As this happens, the biggest opportunity will become connecting man with the silicon life forms on the planet. Vending machines, aircraft, cars and home appliances. Computers and networks of all shapes and sizes.

Man and embedded machines:

Since 2000, the silicon machines that surround us, we often celebrate them as ‘consumer appliances’, have increasingly become ‘invisible’. These machines are integrated onto silicon wafers so small that the only sensible place to put them is under our skin. The sheer thought of placing them inside boring grey plastic boxes with an integrated keyboard seems very outdated, ludicrous in effect, and simply too clumsy and expensive.

Embedded machines are commonplace, routinely implanted in people and pets, and all criminals (to maintain contact while out on parole).

Some of these embedded machines already connect to your nervous system (your very personal in-body local area network) and, in future, to all the sensory organs you choose. You can already read your e-mail and watch videos directly through your visual cortex, just by thinking about it. You’re linked to the world’s digital skin through a wireless connection, and can communicate just by wishing it to be so. Today all that still seems a little clumsy (like the original text and SMA messages on mobile phones) – but it will all get much easier and natural.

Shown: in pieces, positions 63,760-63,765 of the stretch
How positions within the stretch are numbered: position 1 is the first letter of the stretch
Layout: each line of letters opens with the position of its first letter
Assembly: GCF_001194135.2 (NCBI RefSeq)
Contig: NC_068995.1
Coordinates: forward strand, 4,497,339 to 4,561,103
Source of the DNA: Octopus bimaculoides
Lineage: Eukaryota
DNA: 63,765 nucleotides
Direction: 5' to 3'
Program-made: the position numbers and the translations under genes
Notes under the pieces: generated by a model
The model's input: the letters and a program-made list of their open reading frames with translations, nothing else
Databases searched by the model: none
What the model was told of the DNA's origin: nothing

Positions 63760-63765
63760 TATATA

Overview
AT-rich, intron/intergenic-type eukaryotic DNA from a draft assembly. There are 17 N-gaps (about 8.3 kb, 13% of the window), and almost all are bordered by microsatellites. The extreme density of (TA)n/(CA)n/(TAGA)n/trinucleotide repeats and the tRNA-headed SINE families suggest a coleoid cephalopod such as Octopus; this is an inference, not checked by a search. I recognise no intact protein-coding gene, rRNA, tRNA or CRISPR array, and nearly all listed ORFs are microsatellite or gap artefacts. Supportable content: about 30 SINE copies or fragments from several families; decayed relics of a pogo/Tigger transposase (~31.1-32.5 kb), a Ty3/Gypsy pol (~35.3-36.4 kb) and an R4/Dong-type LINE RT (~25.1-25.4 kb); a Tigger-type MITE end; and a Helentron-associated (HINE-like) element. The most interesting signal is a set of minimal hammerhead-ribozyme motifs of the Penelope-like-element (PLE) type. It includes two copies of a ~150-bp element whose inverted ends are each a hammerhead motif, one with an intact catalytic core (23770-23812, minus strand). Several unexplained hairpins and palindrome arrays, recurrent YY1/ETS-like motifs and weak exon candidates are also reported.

Once we were just connected – now we’re becoming interconnected:

When everything digital becomes so connected and smart, it can truly be called interconnected. A peer-to-peer network in which packets of data can flow freely and powerfully through a multiplicity of fractal paths. The world’s digital skin will begin to resemble a biological living system: shared by billions of powerful individuals and machines; without hierarchy; with a high level of stability that can only come from the pure chaos of complex dynamic systems; and ubiquitous wireless connectivity. This is a kind of benevolent ‘Matrix’.